The Senate plans to explore weaknesses in federal mine safety laws when it convenes the first of a series of hearings this month on the deadly mining disaster in West Virginia.
Iowa Sen. Tom Harkin says the Health, Education, Labor and Pensions Committee will meet April 27 to look at whether the system encourages mine operators to challenge safety violations and delay penalties.
“What we will be looking at are weaknesses in our laws that provide incentives for employers to skimp and cut back on health and safety measures,” Harkin, D-Iowa, said in an interview.
Harkin, who chairs the committee, said he doesn’t expect the initial hearing to explore specific causes of the explosion that killed 29 mine workers.
There is no witness list yet, but it could be the first time that Massey Energy CEO Don Blankenship is called to testify about the accident at the Upper Big Branch mine his company owns.
President Barack Obama is meeting on Thursday with federal labor and mine safety officials to discuss preliminary data on what may have caused the accident.
Harkin said a future hearing by a panel that oversees the Labor Department budget will look at whether Congress has provided federal mine safety agencies enough money to process appeals. No date has been set for that hearing.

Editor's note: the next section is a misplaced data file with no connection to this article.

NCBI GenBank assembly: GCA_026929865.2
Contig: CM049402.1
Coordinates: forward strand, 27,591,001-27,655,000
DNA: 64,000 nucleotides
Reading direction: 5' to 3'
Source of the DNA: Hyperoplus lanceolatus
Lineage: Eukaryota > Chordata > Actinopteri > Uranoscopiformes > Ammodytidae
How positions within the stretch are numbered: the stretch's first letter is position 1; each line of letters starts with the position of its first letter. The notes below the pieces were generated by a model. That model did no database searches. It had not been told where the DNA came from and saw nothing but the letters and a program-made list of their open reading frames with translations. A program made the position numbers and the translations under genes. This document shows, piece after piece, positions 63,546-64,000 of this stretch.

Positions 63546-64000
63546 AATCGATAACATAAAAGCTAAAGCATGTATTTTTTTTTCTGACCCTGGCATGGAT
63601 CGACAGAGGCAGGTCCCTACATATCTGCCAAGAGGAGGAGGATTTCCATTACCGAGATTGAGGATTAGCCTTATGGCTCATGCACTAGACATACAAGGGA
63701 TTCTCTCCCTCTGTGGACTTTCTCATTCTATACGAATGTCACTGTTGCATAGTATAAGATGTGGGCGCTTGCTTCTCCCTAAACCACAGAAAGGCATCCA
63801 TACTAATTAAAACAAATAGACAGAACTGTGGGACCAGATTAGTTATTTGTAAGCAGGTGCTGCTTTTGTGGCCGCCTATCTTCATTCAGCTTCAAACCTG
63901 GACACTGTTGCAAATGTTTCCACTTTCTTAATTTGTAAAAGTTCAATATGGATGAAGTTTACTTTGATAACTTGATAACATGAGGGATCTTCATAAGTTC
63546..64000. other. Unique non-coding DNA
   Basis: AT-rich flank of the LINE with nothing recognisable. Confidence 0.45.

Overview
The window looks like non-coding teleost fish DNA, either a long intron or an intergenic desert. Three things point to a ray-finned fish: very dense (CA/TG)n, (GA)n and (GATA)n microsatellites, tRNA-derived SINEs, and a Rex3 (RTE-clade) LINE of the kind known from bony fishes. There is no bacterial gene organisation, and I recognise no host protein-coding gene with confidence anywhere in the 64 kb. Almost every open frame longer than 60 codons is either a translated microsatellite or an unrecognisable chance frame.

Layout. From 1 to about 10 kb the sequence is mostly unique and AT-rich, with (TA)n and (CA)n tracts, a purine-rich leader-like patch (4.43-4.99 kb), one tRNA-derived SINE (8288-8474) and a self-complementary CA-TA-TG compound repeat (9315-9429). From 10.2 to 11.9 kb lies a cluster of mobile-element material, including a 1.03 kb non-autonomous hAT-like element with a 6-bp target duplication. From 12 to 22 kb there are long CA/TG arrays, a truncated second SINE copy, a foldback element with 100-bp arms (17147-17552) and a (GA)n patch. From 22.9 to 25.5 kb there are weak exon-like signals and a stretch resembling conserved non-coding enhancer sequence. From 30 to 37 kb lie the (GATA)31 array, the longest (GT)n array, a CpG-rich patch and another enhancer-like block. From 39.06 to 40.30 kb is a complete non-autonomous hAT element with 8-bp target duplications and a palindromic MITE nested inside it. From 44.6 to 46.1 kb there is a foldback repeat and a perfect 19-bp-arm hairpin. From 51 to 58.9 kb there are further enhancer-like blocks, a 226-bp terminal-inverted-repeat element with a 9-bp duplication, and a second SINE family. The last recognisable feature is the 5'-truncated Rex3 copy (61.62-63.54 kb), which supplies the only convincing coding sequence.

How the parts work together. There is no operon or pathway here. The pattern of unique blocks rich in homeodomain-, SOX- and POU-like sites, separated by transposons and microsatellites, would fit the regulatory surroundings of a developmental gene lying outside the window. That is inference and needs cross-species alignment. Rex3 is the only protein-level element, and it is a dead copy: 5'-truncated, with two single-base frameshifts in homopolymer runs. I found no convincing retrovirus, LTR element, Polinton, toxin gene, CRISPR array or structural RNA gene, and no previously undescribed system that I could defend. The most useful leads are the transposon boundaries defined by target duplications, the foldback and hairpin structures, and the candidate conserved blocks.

A key question will be how to curb the massive backlog of challenges to mine safety citations that is currently overwhelming the understaffed agency handling enforcement cases, Harkin said. Since 2006, the backlog of cases has jumped from roughly 2,700 cases to more than 16,000 now.
The Upper Big Branch mine was repeatedly cited for problems with its methane ventilation system and for allowing combustible dust to build up in the months leading up to the accident. But Massey filed legal challenges to many of those citations.
By tying up the violations in legal proceedings for months or years, Massey was able to delay the Mine Safety and Health Administration from using them in determining whether the mine showed a potential pattern of violations.
Blankenship has defended his company’s record and disputed accusations from some miners that he puts coal profits ahead of safety.
Harkin said the committee also expects to discuss a measure that stalled two years ago under opposition from the mining industry and the Bush administration.
The S-Miner Act would have given MSHA greater enforcement power to crack down on companies that show a pattern of violations. It passed the House in 2008, but it stalled in the Senate after the Bush White House threatened a veto.
Mine operators opposed the S-Miner Act at the time because they said they were still struggling to put in place the comprehensive changes demanded of earlier legislation passed in the wake of the 2006 Sago mine disaster, said Luke Popovich, a spokesman for the National Mining Association.
Popovich said the industry expects more congressional scrutiny of the regulations and the law to see where adjustments have to be made.
“Clearly we expect there to be a heightened scrutiny of how this process got to be so dysfunctional,” Popovich said.
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